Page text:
Friday, April 27, 2012

We're Moving

You're cordially invited to join us at our new digs over at Typepad. From here on, that's where we're posting magic words and symbols spotted in the wild:

We'll allow this spot at Blogger to lie fallow.

(Photo by Bruce Harlick)


"And the magic word is ...?"
"Zodiac, sir. It was the only word I could think of offhand that starts with Z."
—Roger Keevil, Feted to Die: An Inspector Constable Murder Mystery (2012)

Wednesday, April 25, 2012

Reading Shifts Reality

We've been constructing a series of tests (the first of their kind) for proving that the act of reading shifts reality. Perhaps appropriately (given the whimsies of quantum physics), the test results are proving to be simultaneously mind-blowing and funny. We'll share this project as it nears completion.

Meanwhile, here's the latest review of our companion to magic's greatest magazine, and please note that while people are selling used copies of our book for $195, Amazon still offers it new for a mere $18.

[Jinx Companion] might be the book that starts you on a vibrant path toward new and more creative magic. ... The authors have done a herculean task in researching every word of The Jinx to mine the best material; they sorted carefully through it and pulled out the best of the best for you. ... I applaud their intense research. It is the kind of investigation and mind-expansion that we all should be doing. ... It is not for everybody, but for those of you who have the time and inclination to see why what is old is often new again, this is a nice journey at a very reasonable price. —Jim Kleefeld, M-U-M Magazine

Tuesday, April 24, 2012

You Do The Math

"I believe in the magic of words, in the magic of books, in the magic of being a Reader. There are three kinds of people in the world, those who are a Reader, and those who are not. You may think that this only adds up to two types of people. But that is only if you are one of those people who indeed can count."
—Max G. Bernard, "The Reader Suffers the Theft of Dostoyevsky"

(Dedicated to Jeff Hawkins)

Friday, April 20, 2012

Magic as Reassurance

A magician begins “doing incredible things with big silver hoops” for no less a purpose that to REASSURE a spectator. (This we learn in an intriguing illustration in The Saturday Evening Post, Nov. 12, 1904.) We don’t typically associate reassurance — the restoration of confidence — to tricksters; we all know that a “confidence man” is ironically named.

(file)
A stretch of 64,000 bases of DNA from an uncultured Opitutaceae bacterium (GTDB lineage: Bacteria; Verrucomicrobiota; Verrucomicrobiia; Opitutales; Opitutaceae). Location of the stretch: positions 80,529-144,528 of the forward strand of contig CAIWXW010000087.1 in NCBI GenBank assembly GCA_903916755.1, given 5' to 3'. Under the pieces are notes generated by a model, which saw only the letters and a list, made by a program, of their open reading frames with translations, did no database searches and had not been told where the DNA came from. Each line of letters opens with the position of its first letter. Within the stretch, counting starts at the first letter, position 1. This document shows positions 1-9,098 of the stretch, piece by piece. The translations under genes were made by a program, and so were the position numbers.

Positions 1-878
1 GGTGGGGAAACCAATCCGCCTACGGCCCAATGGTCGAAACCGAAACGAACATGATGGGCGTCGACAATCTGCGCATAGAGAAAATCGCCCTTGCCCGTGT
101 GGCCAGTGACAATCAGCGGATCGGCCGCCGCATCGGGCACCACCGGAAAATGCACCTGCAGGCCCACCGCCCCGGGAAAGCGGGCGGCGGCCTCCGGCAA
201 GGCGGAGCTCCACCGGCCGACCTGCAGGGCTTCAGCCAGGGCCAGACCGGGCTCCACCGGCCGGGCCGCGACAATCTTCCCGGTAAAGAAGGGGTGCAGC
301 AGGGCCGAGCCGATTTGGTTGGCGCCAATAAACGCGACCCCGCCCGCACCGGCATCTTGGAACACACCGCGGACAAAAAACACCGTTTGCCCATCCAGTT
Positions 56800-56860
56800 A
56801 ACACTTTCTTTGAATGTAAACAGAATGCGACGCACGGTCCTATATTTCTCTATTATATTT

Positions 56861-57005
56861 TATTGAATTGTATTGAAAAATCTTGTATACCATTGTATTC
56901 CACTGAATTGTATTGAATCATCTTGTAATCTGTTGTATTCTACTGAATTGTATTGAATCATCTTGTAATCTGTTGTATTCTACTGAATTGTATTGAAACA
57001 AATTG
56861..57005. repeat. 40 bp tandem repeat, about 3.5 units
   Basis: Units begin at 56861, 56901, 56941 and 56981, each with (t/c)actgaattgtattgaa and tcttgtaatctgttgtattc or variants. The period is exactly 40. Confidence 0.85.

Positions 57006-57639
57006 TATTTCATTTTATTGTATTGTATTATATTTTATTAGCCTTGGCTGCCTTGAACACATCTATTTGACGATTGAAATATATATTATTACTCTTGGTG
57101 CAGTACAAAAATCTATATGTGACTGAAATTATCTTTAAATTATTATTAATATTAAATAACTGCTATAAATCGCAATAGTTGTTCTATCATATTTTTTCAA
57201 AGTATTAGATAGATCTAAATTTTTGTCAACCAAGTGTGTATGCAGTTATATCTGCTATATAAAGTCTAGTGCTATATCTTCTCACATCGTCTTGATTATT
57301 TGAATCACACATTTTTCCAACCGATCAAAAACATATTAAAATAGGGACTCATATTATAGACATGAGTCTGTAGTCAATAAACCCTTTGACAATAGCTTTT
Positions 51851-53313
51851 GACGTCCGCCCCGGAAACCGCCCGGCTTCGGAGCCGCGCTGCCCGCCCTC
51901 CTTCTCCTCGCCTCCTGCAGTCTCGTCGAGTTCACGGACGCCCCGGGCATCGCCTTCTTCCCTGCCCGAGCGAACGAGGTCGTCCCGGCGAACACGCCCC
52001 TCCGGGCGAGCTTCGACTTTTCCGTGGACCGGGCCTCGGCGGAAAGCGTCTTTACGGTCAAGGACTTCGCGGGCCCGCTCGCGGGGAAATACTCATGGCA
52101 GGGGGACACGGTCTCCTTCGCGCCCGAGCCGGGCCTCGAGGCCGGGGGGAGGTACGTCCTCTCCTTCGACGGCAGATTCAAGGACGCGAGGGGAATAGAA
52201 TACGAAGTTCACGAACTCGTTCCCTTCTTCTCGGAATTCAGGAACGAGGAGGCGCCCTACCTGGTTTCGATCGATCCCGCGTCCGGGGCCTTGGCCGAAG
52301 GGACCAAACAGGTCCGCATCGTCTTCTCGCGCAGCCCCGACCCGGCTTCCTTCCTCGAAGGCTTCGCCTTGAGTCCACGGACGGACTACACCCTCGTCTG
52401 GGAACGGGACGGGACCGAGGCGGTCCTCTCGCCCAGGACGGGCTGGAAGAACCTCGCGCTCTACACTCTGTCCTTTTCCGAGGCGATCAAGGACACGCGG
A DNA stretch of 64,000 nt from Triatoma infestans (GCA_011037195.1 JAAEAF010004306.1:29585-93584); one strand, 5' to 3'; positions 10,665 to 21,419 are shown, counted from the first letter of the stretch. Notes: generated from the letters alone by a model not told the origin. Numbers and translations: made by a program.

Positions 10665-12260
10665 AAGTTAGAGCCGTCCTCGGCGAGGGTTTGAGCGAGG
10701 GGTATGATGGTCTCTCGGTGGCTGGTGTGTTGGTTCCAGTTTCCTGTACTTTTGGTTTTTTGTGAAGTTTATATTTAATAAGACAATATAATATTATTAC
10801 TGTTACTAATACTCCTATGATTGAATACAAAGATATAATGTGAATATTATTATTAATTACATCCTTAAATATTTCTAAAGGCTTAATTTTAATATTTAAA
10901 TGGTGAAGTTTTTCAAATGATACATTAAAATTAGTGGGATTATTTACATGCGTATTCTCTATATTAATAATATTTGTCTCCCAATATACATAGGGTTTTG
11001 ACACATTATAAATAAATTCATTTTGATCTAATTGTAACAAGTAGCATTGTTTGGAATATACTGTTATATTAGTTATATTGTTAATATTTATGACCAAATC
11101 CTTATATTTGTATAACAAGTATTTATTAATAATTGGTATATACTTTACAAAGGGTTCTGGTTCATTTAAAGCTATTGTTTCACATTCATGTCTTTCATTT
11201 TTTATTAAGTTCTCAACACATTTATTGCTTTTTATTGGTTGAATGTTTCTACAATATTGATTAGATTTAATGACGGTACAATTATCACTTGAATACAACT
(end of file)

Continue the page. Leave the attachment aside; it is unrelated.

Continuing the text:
How exactly does the demonstration of a mystery serve to put a spectator’s mind at rest? See our article in Secret Art Journal:

Wednesday, April 18, 2012

Rosewood Mysteries

A friend writes:

The first writing I ever did -- I was about 7 or 8 -- was to make up 'magic' words -- some kind of incantation about rosewood (which I thought literarily meant the wood of a rose..which I harvested from the garden) which I then wrote on cue cards and recited from time to time, and hid in a little grey box. We are always in search of ourselves in words, in the world, in mystery and confusion.

Beautiful, eh?

Friday, April 13, 2012

The Colour Element of Thought and Imagination

A cross-posting with our Abecedarian blog:

In a letter to historian and mocker of superstition William Harnett Blanch, the illumined Oscar Wilde wrote, "I love superstitions. They are the colour element of thought and imagination They are the opponents of common sense. Common sense is the enemy of romance. The aim of your society [a club serving 13 courses, with ladders to walk under, mirrors to break, black cats, and so forth] seems to be dreadful. Leave us some unreality" (qtd. in Phil Baker's biography of Austin Osman Spare).

Tuesday, April 10, 2012

What's in a Name?

We're often asked about our latest research. The following description isn't a sales pitch — the only profit we'll see is other folks putting our ingenuity to use and sparking insights in others.

Our latest project, a few years in development, is a system for decoding Egyptian echoes within the letters in one's name. It's technically a system for magicians to use, but there's nothing "tricky" or insincere about the system; the symbolism is genuinely there and deeply meaningful. Most vitally, we offer instruction on how to be a spontaneous poet, using the letters in someone's name to trigger original Egyptian poetry, instantly and effortlessly.

Here's a link to a fuller description, if you're interested in the idea of awakening Egyptian poetry from a name:

Monday, April 9, 2012

A Sigil Puzzle

Here's a sigil puzzle from -- of all things -- a children's magazine from 1873. The sigils communicate a well-known aphorism with celestial inclinations.


Reading from top to bottom, then left to right: "To err is human; to forgive, divine." From Our Boys and Girls Monthly, February 1873, p. 138.

Thursday, April 5, 2012

Which Ones are Word Magic?

"We have words for 'potato' and 'mermaid' and 'luck.' Which ones are word magic and which are not?" —W. Ward Fearnside, About Thinking (1996)

[The mermaid plaque is from our favorite magical village, Portmeirion.]